The Fifth Science Fiction Megapack: 25 Modern and Classic Science Fiction Stories

The Fifth Science Fiction Megapack: 25 Modern and Classic Science Fiction Stories

Wildside Press has done it again. The 5th volume in the Science Fiction Megapack ebook series presents twenty-five tales of high adventure through other worlds and times, including two award winners: Avram Davidson’s Hugo-winning story, “Or All the Seas with Oysters,” and Gardner Dozois’s “The Peacemaker,” which won a Nebula Award. The publication also includes several award noiminees: Nebula Award finalist “The Eichmann Variations,” by George Zebrowski; Hugo finalist “Code Three,” by Rick Raphael; and, “May Be Some Time,” by Brenda Clough, which was both a Hugo and a Nebula finalist.

This collection is a nice addition to the ebook reader on the headboard. Unfortunately, there are typos throughout. Though the publisher invites readers to contact them with information about the errors, in some stories they are jarring enough to confuse. Other instances are little more than annoyances.

For those who read ebooks from front to back, Allen Steele’s “Agape Among the Robots,” a story about robots that fall in love, leads off here. It’s one of the more lighthearted pieces in this collection. “The Fire Eggs” by Darrell Schweitzer, a tale about a dying woman’s interactions with aliens, brings up the rear. Sandwiched between these bookends are tales that run the gamut from a non-Asimovian take on the laws of robotics–Cory Doctorow’s “I, Robot”–to a story of psychological manipulation in a first contact with aliens situation, “Join Our Gang?” by Sterling E. Lanier.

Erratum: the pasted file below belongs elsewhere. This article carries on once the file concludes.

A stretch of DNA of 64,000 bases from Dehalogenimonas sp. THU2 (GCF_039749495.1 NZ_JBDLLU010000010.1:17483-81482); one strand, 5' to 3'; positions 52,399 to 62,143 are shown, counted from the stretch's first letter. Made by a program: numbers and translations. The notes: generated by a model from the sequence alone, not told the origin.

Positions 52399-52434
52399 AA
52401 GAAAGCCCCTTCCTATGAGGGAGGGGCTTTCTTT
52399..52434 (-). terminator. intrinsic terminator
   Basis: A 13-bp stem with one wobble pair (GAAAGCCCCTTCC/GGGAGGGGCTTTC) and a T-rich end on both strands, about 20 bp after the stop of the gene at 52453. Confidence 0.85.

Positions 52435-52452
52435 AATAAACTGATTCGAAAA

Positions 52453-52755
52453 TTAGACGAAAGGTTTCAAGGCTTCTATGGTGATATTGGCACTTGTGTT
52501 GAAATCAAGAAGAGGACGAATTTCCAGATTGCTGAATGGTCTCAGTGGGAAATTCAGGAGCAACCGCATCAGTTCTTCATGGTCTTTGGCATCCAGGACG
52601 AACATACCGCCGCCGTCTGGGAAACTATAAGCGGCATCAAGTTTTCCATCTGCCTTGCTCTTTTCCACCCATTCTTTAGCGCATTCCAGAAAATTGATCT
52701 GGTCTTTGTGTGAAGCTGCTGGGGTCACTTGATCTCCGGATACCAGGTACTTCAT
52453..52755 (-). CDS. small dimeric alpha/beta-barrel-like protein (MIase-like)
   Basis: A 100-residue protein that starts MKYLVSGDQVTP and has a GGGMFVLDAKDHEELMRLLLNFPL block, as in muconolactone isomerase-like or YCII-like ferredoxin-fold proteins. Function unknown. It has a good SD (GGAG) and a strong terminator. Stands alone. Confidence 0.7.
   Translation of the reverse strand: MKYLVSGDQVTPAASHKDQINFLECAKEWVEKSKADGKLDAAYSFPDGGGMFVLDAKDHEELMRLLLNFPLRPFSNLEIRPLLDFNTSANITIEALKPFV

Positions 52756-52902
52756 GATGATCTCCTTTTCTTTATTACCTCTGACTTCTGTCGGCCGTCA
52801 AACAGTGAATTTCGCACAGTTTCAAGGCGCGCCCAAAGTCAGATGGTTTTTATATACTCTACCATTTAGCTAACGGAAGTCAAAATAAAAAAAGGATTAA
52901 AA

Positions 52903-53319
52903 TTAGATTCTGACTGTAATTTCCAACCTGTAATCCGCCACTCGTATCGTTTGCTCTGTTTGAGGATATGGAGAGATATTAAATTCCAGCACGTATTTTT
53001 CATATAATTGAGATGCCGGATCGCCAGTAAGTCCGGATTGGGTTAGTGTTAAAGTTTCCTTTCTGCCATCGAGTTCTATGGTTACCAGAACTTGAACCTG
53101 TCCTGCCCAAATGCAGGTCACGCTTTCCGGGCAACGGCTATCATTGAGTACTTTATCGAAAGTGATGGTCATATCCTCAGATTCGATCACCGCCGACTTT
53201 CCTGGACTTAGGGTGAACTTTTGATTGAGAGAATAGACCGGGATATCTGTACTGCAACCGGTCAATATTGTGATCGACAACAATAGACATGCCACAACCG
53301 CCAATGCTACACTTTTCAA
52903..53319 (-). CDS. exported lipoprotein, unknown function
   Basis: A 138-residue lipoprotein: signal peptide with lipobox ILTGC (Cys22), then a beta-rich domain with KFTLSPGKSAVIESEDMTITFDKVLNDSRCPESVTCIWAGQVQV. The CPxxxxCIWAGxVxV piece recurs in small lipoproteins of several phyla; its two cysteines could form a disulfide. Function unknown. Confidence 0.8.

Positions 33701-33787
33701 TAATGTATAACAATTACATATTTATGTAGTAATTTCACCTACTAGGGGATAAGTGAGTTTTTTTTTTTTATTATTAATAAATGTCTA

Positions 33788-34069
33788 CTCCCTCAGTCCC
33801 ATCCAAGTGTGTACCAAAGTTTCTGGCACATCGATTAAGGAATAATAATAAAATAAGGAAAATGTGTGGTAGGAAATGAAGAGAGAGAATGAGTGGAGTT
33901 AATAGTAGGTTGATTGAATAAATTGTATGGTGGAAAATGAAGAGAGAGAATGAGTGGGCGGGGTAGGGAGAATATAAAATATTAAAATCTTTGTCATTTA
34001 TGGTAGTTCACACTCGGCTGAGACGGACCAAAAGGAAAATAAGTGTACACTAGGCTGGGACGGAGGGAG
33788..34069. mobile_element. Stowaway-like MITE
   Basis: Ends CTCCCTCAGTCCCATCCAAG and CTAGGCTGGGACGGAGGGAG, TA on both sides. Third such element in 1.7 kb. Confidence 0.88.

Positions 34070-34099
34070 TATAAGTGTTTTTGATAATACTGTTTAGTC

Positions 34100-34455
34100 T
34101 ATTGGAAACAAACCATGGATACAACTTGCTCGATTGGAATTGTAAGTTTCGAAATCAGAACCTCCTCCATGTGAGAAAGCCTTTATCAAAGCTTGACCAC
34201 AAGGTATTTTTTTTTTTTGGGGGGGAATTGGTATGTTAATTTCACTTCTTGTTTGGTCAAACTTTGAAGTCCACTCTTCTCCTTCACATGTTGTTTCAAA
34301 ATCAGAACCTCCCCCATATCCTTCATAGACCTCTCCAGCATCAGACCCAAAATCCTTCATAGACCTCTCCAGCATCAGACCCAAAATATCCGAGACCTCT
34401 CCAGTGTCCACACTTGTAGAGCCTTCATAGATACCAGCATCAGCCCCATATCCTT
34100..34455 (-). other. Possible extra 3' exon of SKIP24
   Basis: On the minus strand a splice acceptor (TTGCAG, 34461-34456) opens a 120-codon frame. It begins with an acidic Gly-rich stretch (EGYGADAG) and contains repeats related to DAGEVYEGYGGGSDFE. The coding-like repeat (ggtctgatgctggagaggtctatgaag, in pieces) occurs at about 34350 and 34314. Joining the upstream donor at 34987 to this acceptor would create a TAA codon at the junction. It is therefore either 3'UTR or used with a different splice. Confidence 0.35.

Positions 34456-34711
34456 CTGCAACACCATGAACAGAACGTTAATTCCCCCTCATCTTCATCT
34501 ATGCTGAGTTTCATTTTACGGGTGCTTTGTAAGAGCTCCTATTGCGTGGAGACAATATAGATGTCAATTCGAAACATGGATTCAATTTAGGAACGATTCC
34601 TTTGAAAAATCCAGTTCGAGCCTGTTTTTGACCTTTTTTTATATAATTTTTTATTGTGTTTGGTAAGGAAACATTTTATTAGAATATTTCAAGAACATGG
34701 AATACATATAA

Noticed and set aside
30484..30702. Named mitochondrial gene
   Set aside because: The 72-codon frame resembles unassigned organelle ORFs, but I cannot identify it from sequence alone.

Several classics from the late 50s are also included. These works remind us how far science fiction has come in just a few decades. The oldest story here, celebrating its 60th year, is Robert Sheckley’s “Cost of Living.” This futuristic presentation of life and debt originally appeared in 1952.

“The Wasonica Correction” by James Stewart and “The Starship Mechanic” by Jay Lake and Ken Scholes tie for newest stories, both first published in 2010. The former is a twisted tale of drugs, tachyon communications, and murder; the latter concerns a malfunctioning alien.

The rest of the stories flit across the spectrum of speculative fiction. Most of them are fast reads. Since it is an electronic publication and can be updated, later versions will have fewer errors, thus making for a more enjoyable reading experience.

This edition is solid, with enough variety to please a broad audience, and a bargain at 99¢ US.

A version of this review appears on the SF Site website.

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